Three years ago, if you had asked a person from Denmark the secret to happiness, you probably would have gotten back a blank stare. The same question today, however, likely would be answered with knowing laughter and any one of several explanations.
Being recognized as the world's happiest people simply takes some getting used to.
Since 2006, Denmark, a largely homogenous country of 5 million people on Europe's stormy northern coast, has been anointed the happiest place on earth by two very different surveys. The studies' findings have upended dated international perceptions of Denmark as a quaint but chilly dairy exporter with a high suicide rate, recasting the country instead as a model of social harmony that is thriving in an era of globalization.
The country's improbable new standing -- and the significant media attention it has engendered -- may have had an even more profound effect on the Danes themselves by prompting a national conversation about how they live their lives. "It has given us a chance to reflect on how well-balanced a country we really are," says Dorte Kiilerich, the managing director of VisitDenmark, Denmark's official tourism organization.
In early 2006, Denmark was what it had been for ages: a quiet, stable country, better known as the home of Hans Christian Andersen, Tivoli Gardens, and the setting for Shakespeare's Hamlet than for being an epicenter of bliss. Tourism had been in decline for a decade, and an international controversy was raging over a series of cartoons depicting the prophet Mohammed, which months before had been printed in a Danish newspaper.
Social Safety Net
Then in July of that year, a researcher at England's University of Leicester released a ranking of the world's happiest countries after analyzing data from various sources. The report concluded that economic factors related to health care, standards of living, and access to basic education were determining characteristics of a nation's overall attitude. Denmark, with its free universal health care, one of the highest per-capita GDPs in the world, and first-rate schools, came in first.
The news spread quickly. Niels Martiny, a 26-year-old social anthropology student at the University of Aarhus in Denmark's second-largest city, spent last year in Peru doing research. Even there, word about the survey had gotten around to locals. "They were quite surprised," Martiny says with a laugh. "They had this idea about Nordic people being very reserved and very serious."
Foreigners weren't the only ones scratching their heads at the results. Danes were equally confounded. "A lot of my friends were surprised," says Martiny, who considers himself quite happy in his own life but thought that the study must have made some mistake. Danes, he says, tend not to express their emotions outwardly the way people in some other cultures do.
Achieving the Right Balance
But the results were no fluke. Earlier this summer, the Stockholm-based World Values Survey, which uses a very different methodology, reported that it also found Danish people to be the world's most contented. That study concluded that the surest measures of a country's well-being are the freedom to choose how to live one's life, encouragement of gender equality, and tolerance for minorities. Once again, on every count, Denmark took top prize.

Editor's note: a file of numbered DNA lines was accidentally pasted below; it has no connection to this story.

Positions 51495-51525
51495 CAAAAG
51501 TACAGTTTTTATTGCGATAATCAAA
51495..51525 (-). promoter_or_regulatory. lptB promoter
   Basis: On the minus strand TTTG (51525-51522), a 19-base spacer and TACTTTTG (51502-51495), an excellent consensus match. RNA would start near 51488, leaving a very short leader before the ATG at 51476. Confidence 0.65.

What is it about Denmark that the rest of us have failed to grasp?
Achieving the right balance is probably what most sets the country apart, suggests VisitDenmark's Kiilerich. Happiness in most Nordic societies, all of which ranked high on both studies' lists of happiest countries, hinges on an ineffable combination of economic strength and social programs. Denmark's approach relies on high taxes and aggressive redistribution of wealth --anathema to many free-market Americans -- which results in a broad range of social services like health care, retirement pensions, and quality public schools. Yet remarkably, the country has managed to make this model work without crushing economic growth or incentives to succeed. "Denmark has a head and a heart," Kiilerich says.
The strong social safety nets that cradle Danish citizens from birth until death are welcoming to foreigners, too. Kate Vial, a 55-year-old American expat who has lived and worked in Denmark for more than 30 years, passed up opportunities over the years to return to the U.S., choosing instead to raise her three children in Denmark. Vial knows she will never be rich, but says that she valued family, the ability to travel, and simple economic security above all else. "I just chose a simpler lifestyle, one where I could ride my bike all over and where I don't have to make a great living to survive," she says.
Some people attribute the prevailing attitude among Danes to something less tangible, called hygge (pronounced "hooga"). Danes say the word is difficult to translate -- and to comprehend -- but that it describes a cozy, convivial sentiment that involves strong family bonds. "The gist of it is that you don't have to do anything except let go," says Vial. "It's a combination of relaxing, eating, drinking, partying, spending time with family."
Whatever the reasons for Denmark's apparent happiness, the two studies clearly indicate it must be doing something right. Economic strength and social support aside, Kiilerich says that there is just something in the blood of the country that other Scandinavian countries are missing. "Our neighbors love us for it, but they just can't get it," she says.